MBA candidates may soon have another way to strut their stuff in business school admissions.
Yale researchers who wanted to help supplement the Graduate Management Admissions Test developed a new test, which is called the Successful Intelligence Assessment.
The SIA will measure a student’s ability to acquire practical knowledge and solve practical problems.
“Our aim was to develop a supplement to the GMAT in order to tap into abilities it currently does not measure,” said Jennifer Hedlund, a Central Connecticut State University professor who was a researcher at Yale when she helped develop the test. “We chose to focus on practical skills as the initial step toward enhancing the MBA admissions process.”
The SIA had its beginnings at Yale in 1998 as a collaborative project with the University of Michigan’s business school. Hedlund and Yale psychology and education professor Robert Sternberg, who were at the forefront of the SIA’s development, said they hope the test will help business schools identify talented applicants.
“We hope that business schools will consider using a measure of practical intelligence in addition to the GMAT in order to help them better identify more well-rounded candidates who have the skills to be successful business leaders,” Hedlund said.
James Stevens, the admissions director for the Yale School of Management, said the new test would be helpful in selecting qualified candidates for admission into the MBA program.
“What’s always difficult is that strong performance on the GMAT does not necessarily translate into success in business,” he said. “We want to gauge a person’s leadership skills, motivation, problem solving abilities and other more tangible aspects, and I think the SIA may help us do that.”
Sternberg and his team are also currently working with the College Board to devise a new test that might supplement the SAT. He said this new test would have creative and practical components, as well as an analytical component.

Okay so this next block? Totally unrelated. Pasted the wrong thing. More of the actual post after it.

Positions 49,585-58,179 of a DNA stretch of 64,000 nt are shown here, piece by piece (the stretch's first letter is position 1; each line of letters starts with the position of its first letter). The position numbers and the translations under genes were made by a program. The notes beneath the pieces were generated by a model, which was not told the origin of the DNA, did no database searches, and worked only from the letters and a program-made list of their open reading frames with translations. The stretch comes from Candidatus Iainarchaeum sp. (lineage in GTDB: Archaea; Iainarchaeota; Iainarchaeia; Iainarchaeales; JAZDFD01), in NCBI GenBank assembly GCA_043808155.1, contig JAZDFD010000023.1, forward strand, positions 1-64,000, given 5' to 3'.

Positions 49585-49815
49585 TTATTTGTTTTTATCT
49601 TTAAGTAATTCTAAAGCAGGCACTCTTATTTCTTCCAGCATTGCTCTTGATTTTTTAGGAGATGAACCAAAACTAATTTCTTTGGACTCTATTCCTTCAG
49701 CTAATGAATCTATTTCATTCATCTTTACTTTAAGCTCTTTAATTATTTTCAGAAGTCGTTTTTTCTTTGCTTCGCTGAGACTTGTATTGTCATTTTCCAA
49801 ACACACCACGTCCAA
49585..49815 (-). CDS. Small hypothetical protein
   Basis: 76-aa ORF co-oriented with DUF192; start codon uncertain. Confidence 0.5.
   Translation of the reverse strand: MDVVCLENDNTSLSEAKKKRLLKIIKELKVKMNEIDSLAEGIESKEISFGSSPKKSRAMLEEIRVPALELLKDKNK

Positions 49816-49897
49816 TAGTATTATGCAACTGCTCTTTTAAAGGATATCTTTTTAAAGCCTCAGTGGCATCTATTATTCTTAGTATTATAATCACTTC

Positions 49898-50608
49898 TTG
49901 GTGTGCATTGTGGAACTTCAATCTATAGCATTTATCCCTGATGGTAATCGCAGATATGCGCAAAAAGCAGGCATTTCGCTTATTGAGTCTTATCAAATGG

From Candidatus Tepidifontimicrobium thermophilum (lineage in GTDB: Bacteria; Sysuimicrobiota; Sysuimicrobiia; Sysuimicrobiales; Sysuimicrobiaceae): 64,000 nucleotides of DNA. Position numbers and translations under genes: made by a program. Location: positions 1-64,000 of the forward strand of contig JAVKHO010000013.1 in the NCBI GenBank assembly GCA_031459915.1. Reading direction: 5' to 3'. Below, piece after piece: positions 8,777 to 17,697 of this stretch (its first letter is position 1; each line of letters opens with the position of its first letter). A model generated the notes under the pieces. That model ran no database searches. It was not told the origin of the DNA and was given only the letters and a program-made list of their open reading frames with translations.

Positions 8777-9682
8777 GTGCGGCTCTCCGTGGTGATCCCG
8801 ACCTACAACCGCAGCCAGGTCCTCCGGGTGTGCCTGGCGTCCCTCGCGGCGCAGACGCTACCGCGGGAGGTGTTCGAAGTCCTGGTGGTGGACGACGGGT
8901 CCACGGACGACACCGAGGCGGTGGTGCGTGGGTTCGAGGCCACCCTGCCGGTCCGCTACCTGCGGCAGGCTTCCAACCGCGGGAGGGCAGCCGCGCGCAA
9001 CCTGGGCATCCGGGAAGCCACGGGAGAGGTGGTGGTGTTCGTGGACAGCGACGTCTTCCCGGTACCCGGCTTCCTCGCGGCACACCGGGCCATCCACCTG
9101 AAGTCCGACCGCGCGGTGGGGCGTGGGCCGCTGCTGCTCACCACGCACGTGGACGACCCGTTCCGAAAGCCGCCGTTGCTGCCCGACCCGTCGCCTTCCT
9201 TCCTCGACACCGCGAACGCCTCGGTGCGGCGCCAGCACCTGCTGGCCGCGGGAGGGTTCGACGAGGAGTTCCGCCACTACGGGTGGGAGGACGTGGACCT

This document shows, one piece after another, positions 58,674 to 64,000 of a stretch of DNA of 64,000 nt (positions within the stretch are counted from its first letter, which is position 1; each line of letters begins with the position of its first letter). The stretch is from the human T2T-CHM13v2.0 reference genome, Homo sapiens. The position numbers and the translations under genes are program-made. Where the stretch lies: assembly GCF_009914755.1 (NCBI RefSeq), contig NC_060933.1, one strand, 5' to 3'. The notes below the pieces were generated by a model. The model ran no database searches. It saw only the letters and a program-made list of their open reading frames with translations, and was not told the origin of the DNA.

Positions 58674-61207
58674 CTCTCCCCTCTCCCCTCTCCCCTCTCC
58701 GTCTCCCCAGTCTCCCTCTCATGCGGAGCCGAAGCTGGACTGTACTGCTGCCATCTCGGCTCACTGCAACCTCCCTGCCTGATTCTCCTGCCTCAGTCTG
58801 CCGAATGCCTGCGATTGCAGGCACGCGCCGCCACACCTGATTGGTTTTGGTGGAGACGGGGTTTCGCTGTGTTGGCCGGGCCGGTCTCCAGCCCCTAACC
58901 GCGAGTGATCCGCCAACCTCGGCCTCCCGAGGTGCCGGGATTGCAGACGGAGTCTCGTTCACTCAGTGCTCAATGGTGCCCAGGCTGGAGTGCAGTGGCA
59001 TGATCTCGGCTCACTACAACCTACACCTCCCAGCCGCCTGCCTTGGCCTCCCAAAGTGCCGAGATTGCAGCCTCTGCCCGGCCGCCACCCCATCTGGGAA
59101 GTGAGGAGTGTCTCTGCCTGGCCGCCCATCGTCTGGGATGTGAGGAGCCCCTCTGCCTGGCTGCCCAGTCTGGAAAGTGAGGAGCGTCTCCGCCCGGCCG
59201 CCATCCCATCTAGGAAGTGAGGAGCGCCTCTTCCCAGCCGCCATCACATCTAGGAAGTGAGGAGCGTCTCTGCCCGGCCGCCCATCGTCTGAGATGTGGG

The test for business school, which is based on Sternberg’s theory of “successful intelligence,” assesses three kinds of skills: analytical, creative and practical. The test poses a series of contemporary business problems that the student must solve.
Karen Gliwa SOM ’02 said the SIA seems to be a valid assessment of ability.
“My experience is that it takes a lot more than math skills to be a successful business student,” she said. “This seems to be the primary virtue of this test.”
But Hedlund said it could be at least several years before the SIA would come into regular use for MBA admissions.
“Our effort represents the first attempt to develop and validate a measure of practical intelligence for MBA admissions,” she said. “Although the results are very promising, the test will need to undergo further development and validation.”
If the test becomes widely available, Stevens said Yale would likely be one of the first schools to adopt it.
“If this proves to be a valid instrument, I could definitely see us being at the forefront of it,” he said. “Our small size would make it more logistically feasible for us to do.”